Last updated at Thu, 30 Nov 2023 18:58:59 GMT

In part one of this series, we broke down the various types of cloud deployments. So, pentesting in the cloud is just like on-prem, right? (Who asks these loaded questions!?)  

The answer is yes and no. It depends on how a customer has set up their cloud deployment. Let’s cover a few basics first, because this will really clear things up.

Each cloud vendor has their own unique restrictions on what can and cannot be attacked, due to the nature of how the cloud is architected. Most have very similar restrictions — however, these rules must be followed, or one could quickly find themselves outside of scope. The next sections will outline which parts of the "as-a-service" components are out of scope for testing, and which are in scope.

Infrastructure as a service

This, in my experience, is how most clients have come to set up their cloud deployment. This as-a-service model could have simply been the quickest way to appease a C-level person, asking their Directors and Managers to go all-in with cloud. This is that direct lift from on-premise to the cloud that we discussed in the last post.  

When it comes to testing this type of deployment, the scope is the largest it could be, with very few exceptions to what is out of scope. Getting dropped directly into a virtual private cloud (VPC) is likely the scenario that will work as an “assumed breach” approach. The client would then deploy a virtual machine, which will then be allowed specific access inbound from a tester's IP address, along with gaining that access via an SSH keypair.  

Some exceptions to this testing that are OUT of scope include:

  • Auto-scaling functions and network address translation (NAT) gateways
  • Exploiting the software that was used to deploy compute instances, or changing NAT

Some items that are IN scope for this deployment model include:

  • Attacking the operating system and attempting exploitation against outdated versions
  • Exploiting the software or applications installed on the operating system

Platform as a service

You’ve heard of bring your own device (BYOD) — think of this as BYOS, or bring your own software. Platform as a service (PaaS) brings us up a level in terms of support requirements. With this approach, clients can utilize a cloud provider's products that allow a client to bring their own code for things like web applications. A client no longer has to work on keeping their operating system up to date. The code is typically deployed on something like a container, which could cost the client much less than that of having to deploy a virtual machine, licensing for an operating system, vulnerability management of the operating system, and staffing considerations. There are again exceptions, however, to what can and can’t be tested.  

In this example, the following would be considered OUT of scope:

  • The host itself and/or containers hosting the application
  • Attempting to escape containers where the application is hosted

The items which are IN scope for this deployment model include:

  • Attempting to exploit the application that is installed on the operating system itself

Software as a service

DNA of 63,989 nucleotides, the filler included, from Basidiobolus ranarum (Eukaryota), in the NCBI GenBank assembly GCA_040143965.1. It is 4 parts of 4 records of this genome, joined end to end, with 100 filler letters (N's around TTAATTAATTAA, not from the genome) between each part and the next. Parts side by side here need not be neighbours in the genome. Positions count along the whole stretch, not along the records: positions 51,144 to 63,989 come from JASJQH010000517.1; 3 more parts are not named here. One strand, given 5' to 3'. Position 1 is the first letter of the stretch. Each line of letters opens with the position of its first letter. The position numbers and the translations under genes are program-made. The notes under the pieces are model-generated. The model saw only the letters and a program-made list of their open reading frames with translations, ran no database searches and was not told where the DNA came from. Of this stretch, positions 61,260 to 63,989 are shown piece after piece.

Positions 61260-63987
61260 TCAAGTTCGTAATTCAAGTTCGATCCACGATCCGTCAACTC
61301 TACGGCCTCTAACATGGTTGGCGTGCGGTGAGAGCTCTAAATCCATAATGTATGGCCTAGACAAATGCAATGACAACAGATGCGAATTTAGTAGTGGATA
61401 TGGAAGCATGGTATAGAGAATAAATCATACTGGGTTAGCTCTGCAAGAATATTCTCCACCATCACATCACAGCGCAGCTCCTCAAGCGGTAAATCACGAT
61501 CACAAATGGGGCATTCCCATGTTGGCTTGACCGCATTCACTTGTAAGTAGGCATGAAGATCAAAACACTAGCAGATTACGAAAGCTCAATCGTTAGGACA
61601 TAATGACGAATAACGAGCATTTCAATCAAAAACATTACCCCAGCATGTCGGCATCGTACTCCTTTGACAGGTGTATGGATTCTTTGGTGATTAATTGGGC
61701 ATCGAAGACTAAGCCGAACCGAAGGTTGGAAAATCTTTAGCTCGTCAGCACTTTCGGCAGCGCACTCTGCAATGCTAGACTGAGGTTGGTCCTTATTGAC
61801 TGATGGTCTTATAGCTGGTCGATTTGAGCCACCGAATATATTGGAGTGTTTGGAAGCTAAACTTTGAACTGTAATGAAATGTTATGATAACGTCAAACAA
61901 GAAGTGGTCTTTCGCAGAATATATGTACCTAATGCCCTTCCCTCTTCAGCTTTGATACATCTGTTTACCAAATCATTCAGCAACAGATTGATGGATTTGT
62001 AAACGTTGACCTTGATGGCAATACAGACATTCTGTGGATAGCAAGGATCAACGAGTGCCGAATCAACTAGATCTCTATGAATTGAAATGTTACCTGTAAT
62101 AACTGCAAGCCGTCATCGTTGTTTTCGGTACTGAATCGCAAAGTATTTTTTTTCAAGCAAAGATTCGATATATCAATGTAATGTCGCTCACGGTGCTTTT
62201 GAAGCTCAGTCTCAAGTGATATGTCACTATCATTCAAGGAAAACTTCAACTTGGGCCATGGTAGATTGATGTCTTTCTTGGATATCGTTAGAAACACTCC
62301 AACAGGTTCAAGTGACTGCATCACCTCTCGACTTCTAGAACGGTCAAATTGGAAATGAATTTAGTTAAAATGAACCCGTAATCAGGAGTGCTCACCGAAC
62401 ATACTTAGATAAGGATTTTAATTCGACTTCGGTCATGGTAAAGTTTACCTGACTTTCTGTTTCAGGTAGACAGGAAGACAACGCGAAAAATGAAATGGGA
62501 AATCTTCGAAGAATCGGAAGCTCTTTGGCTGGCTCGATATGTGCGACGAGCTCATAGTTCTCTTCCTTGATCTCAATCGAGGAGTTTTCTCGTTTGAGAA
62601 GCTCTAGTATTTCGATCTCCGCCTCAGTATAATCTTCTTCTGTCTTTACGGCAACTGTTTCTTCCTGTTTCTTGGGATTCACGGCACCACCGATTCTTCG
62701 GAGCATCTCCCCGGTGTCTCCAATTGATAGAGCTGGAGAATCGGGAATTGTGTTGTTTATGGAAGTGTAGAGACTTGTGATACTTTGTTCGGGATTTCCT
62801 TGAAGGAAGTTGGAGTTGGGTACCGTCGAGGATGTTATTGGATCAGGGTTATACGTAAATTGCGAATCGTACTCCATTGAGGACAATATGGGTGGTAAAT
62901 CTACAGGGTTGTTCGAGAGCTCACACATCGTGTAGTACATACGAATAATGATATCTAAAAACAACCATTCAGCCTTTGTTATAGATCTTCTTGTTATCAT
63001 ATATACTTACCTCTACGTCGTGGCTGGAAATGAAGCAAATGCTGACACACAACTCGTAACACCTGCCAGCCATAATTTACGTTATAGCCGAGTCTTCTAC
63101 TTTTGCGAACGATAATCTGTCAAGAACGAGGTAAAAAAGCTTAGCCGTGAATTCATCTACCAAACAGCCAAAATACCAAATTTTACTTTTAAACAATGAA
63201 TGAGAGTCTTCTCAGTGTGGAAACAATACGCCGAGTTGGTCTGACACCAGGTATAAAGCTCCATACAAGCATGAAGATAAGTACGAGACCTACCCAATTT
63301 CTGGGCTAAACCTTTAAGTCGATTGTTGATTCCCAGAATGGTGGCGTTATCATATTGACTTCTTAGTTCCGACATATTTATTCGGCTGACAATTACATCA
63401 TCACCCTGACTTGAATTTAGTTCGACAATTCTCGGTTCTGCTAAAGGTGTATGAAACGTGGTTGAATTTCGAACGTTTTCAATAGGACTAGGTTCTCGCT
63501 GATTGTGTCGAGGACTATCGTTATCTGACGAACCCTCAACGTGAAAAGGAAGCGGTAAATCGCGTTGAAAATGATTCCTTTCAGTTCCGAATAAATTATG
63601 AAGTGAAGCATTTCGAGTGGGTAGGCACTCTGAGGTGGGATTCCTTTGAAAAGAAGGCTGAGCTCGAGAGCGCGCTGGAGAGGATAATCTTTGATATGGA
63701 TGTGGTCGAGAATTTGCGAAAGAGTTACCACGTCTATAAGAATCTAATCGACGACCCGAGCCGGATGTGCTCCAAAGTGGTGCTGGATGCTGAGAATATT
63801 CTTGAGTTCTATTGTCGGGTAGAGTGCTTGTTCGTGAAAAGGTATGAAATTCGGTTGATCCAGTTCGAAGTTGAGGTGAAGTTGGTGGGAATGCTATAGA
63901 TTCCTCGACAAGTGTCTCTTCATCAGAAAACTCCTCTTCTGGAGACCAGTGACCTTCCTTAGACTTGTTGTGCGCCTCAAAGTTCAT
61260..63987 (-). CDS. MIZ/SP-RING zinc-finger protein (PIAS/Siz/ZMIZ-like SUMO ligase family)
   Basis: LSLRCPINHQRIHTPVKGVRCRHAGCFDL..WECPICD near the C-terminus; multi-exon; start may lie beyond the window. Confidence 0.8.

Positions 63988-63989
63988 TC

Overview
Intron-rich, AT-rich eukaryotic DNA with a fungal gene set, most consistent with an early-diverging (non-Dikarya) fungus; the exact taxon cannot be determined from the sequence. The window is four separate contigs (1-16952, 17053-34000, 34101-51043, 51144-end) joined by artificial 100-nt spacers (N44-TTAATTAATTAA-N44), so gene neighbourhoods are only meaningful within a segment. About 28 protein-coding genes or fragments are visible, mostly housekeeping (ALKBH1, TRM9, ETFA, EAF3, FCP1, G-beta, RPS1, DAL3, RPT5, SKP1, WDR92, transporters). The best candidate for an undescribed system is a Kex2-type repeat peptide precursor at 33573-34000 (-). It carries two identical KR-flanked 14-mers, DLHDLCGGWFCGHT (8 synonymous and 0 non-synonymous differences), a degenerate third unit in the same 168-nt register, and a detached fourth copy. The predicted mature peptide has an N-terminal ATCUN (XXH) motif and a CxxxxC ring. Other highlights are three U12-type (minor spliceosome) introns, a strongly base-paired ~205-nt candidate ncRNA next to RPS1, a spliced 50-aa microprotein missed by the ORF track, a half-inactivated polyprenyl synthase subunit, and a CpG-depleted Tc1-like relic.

At last, the greatest reduction in liability: software as a service (SaaS). Microsoft’s Office 365 is perhaps the most common example of a very widely used SaaS deployment. Click a few buttons in a cloud provider's dashboard, input some user credentials, upload some data, and you’re done! Easy like Sunday morning!  

Now, the only thing to worry about is the data within the application and the users themselves.  Everything else — including virtual machine deployment, operating system installation and upkeep, patch management of the operation system and the software installed on it, and the code base, to name a few  — is completely removed from worry. Imagine how much overhead you can now dedicate to other parts of the business. Windows Admins, web app developers, infosec staff, and even IT staff now have less to worry about. However, if you’re looking to have a pentest in this kind of environment, just know that there is not a whole lot that can actually be done.  

Application exploits, for example, are OUT of scope. The items that are IN scope for this deployment model are the following:

  • Leveraging privileges and attempting to acquire data
  • Adding user accounts or elevating privileges

That’s it! The only thing that can be attacked is the users themselves, via password attacks, or the data that is held within the application — but that’s only if authentication is bypassed.

Those above examples are not made up from Rapid7’s perspective either.  These are industry-wide standards that cloud providers have created. These types of deployments are specifically designed to help reduce liability and to increase not only the capabilities of an organization but also its speed. These are known as a “shared platform” model.

As-a-service example

Recently, we had a discussion with a client who needed a pentest performed on their web application. Their web app was deployed from a third-party cloud provider, which ended up using Google Cloud Platform on their back end. After a consultant discovered that this client had deployed their web application via the SaaS model, I explained that, due to the SaaS deployment, application exploitation was out of scope, and the only attempts that could be made would be password attacks and to go after the data.